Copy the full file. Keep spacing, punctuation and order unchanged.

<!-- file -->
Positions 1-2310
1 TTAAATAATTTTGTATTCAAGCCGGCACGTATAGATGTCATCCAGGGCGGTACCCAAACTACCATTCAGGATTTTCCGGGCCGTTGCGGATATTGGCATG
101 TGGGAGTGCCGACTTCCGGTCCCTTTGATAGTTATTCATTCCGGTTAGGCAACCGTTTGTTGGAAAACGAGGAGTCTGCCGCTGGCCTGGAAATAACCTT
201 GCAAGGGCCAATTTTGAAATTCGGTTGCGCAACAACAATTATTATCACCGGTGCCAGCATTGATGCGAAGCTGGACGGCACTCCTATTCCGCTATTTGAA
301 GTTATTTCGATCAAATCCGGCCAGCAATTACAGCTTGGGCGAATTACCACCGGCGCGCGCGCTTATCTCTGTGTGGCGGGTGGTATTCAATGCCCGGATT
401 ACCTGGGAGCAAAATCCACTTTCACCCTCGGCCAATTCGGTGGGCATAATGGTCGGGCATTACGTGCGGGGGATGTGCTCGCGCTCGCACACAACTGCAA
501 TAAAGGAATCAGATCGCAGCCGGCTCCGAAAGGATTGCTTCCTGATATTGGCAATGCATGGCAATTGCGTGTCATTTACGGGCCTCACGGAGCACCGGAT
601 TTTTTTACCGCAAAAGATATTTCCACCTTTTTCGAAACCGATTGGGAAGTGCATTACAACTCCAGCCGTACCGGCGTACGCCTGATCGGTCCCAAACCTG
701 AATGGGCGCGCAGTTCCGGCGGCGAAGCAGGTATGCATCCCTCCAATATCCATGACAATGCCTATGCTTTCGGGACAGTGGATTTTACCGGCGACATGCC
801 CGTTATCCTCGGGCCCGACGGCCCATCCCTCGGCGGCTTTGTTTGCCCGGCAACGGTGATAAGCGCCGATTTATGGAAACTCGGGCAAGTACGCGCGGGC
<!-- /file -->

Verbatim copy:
Positions 1-2310
1 TTAAATAATTTTGTATTCAAGCCGGCACGTATAGATGTCATCCAGGGCGGTACCCAAACTACCATTCAGGATTTTCCGGGCCGTTGCGGATATTGGCATG
101 TGGGAGTGCCGACTTCCGGTCCCTTTGATAGTTATTCATTCCGGTTAGGCAACCGTTTGTTGGAAAACGAGGAGTCTGCCGCTGGCCTGGAAATAACCTT
201 GCAAGGGCCAATTTTGAAATTCGGTTGCGCAACAACAATTATTATCACCGGTGCCAGCATTGATGCGAAGCTGGACGGCACTCCTATTCCGCTATTTGAA
301 GTTATTTCGATCAAATCCGGCCAGCAATTACAGCTTGGGCGAATTACCACCGGCGCGCGCGCTTATCTCTGTGTGGCGGGTGGTATTCAATGCCCGGATT
401 ACCTGGGAGCAAAATCCACTTTCACCCTCGGCCAATTCGGTGGGCATAATGGTCGGGCATTACGTGCGGGGGATGTGCTCGCGCTCGCACACAACTGCAA
501 TAAAGGAATCAGATCGCAGCCGGCTCCGAAAGGATTGCTTCCTGATATTGGCAATGCATGGCAATTGCGTGTCATTTACGGGCCTCACGGAGCACCGGAT
601 TTTTTTACCGCAAAAGATATTTCCACCTTTTTCGAAACCGATTGGGAAGTGCATTACAACTCCAGCCGTACCGGCGTACGCCTGATCGGTCCCAAACCTG
701 AATGGGCGCGCAGTTCCGGCGGCGAAGCAGGTATGCATCCCTCCAATATCCATGACAATGCCTATGCTTTCGGGACAGTGGATTTTACCGGCGACATGCC
801 CGTTATCCTCGGGCCCGACGGCCCATCCCTCGGCGGCTTTGTTTGCCCGGCAACGGTGATAAGCGCCGATTTATGGAAACTCGGGCAAGTACGCGCGGGC